The Phoenix Flyer
CDC report: Booster doses offer better protection against omicron among nursing home residents
Digital generated image of variants of COVID-19. The FDA has deauthorized two medicines that were effective against delta infections but are not against omicron. Credit: Getty Images
Nursing home residents across the nation and in Florida were protected more against infection with the omicron variant by receiving booster shots, compared with just receiving a full dose, according to a study released Thursday by federal health officials.
The federal Centers for Disease Control and Prevention [CDC] reported that residents at nursing facilities who received booster shots [three or more doses] had a 46.9 percent lower rate of infection, compared with those who were fully vaccinated, meaning they only received two doses of Pfizer-BioNTech or Moderna vaccines or one dose of Johnson & Johnson.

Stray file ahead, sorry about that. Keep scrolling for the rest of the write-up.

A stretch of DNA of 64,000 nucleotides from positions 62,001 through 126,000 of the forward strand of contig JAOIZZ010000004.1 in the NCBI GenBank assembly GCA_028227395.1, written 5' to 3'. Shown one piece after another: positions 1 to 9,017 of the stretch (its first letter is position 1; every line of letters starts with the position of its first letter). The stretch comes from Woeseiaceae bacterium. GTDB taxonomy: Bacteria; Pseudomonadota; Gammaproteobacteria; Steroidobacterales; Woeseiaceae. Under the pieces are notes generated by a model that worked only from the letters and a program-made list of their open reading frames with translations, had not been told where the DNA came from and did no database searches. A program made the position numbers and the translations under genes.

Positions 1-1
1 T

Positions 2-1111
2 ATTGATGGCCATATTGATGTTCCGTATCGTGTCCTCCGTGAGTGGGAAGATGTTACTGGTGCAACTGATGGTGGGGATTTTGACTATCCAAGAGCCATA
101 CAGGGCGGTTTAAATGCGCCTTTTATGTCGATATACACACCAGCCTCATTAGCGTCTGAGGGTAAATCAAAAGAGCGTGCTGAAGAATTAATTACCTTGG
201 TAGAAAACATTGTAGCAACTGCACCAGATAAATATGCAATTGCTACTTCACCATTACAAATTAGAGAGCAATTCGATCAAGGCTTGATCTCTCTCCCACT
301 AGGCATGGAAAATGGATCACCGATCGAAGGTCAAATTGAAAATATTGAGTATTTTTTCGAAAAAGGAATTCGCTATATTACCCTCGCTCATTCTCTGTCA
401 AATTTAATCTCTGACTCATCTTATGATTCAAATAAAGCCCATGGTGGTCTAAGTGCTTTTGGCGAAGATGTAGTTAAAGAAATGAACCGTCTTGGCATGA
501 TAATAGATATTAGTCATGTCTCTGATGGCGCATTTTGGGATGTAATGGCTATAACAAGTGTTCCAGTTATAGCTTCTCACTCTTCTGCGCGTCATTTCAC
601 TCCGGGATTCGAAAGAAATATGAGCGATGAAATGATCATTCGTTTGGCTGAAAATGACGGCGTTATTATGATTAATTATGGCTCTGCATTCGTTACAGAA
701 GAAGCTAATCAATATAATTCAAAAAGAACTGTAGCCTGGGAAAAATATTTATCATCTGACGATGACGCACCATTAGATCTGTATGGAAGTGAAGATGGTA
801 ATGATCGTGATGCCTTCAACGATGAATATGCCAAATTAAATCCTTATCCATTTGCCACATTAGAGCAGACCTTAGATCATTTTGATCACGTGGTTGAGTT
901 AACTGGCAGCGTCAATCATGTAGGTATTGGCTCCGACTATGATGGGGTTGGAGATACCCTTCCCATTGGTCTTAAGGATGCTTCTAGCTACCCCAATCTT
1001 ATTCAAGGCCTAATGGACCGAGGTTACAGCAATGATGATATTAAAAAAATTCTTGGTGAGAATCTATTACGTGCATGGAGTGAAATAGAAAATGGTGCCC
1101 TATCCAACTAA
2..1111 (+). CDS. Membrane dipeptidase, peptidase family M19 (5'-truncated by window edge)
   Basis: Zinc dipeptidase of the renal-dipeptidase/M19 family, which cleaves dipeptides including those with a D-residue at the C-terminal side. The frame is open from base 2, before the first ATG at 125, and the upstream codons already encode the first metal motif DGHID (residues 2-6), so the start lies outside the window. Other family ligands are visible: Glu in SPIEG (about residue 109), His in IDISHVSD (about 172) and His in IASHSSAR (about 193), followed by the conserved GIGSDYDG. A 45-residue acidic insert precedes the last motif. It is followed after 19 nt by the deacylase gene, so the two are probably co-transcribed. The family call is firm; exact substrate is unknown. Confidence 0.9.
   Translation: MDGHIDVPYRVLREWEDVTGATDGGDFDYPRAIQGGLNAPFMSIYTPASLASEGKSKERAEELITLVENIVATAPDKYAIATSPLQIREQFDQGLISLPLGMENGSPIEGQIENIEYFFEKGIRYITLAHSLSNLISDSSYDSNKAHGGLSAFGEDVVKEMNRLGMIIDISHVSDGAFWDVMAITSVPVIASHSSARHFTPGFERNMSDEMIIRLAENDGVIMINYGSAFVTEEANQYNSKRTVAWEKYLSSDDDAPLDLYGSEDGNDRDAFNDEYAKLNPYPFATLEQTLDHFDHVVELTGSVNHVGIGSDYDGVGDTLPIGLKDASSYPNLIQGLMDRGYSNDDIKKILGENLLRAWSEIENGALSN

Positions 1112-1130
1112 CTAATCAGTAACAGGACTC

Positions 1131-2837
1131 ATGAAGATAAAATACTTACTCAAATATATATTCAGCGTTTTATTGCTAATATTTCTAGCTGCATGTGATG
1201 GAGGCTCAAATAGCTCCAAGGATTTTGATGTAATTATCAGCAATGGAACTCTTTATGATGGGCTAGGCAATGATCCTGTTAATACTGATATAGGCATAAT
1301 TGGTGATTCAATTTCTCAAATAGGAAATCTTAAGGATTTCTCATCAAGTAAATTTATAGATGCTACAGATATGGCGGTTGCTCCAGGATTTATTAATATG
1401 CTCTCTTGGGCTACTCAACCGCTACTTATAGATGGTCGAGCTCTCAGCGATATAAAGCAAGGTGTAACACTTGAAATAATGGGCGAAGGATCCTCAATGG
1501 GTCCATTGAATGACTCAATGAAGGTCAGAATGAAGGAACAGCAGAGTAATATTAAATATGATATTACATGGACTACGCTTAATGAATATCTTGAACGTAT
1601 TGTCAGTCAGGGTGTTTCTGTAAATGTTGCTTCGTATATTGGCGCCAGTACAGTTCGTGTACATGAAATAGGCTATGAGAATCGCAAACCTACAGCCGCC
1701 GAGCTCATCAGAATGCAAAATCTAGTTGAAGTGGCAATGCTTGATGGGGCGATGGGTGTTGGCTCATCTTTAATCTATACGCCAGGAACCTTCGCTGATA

The study involved 15,000 nursing homes nationwide, which the facilities provided weekly data on cases from February 14 to March 27. Overall, there were 11,334 cases confirmed among 4,416,401 “resident-weeks with an additional or booster dose.”
That said, health officials are urging nursing home residents and those immunocompromised at the facilities to get a COVID booster dose for better protection, when eligible.
“By March 2022, 65 percent of nursing home residents had received an additional primary or booster dose,” the CDC in the report.
About 50 percent of nursing home residents were fully vaccinated and boosted, as of March 2022, according to data from AARP.
Meanwhile, cases of the subvariant omicron, BA.2.12.1, are now climbing. They represent 36.5 percent of new cases circulating across the nation.
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